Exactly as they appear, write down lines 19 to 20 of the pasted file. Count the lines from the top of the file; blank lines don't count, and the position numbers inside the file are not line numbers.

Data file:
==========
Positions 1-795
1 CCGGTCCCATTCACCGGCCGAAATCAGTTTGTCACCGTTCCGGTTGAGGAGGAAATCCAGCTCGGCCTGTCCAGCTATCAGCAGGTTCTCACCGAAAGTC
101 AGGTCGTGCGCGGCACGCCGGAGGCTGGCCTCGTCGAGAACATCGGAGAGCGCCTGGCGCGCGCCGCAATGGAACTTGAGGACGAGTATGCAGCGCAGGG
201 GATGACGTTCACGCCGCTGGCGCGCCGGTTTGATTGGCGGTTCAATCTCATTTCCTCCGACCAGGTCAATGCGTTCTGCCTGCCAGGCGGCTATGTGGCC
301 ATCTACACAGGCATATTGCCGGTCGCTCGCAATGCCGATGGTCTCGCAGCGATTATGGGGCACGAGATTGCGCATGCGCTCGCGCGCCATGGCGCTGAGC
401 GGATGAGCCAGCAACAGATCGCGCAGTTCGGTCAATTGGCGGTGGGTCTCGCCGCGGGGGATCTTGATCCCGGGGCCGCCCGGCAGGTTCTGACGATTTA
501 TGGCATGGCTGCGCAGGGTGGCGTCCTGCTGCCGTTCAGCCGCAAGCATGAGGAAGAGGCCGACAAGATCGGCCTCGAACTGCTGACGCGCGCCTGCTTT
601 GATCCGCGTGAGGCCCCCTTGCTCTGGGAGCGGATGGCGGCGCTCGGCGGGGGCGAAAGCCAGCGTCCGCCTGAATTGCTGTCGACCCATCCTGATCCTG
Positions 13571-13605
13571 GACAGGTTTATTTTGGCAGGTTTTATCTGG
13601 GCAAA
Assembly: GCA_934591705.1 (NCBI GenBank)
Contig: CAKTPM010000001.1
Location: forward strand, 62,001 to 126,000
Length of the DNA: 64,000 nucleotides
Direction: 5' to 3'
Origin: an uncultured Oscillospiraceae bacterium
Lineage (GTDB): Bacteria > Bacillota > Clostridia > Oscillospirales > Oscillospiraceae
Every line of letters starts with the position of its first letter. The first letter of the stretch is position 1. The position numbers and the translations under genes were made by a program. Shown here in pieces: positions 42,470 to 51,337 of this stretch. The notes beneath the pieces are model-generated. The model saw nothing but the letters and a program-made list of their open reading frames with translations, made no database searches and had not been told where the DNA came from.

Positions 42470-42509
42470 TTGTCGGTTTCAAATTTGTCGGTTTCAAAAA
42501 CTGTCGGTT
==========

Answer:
Every line of letters starts with the position of its first letter. The first letter of the stretch is position 1. The position numbers and the translations under genes were made by a program. Shown here in pieces: positions 42,470 to 51,337 of this stretch. The notes beneath the pieces are model-generated. The model saw nothing but the letters and a program-made list of their open reading frames with translations, made no database searches and had not been told where the DNA came from.

Positions 42470-42509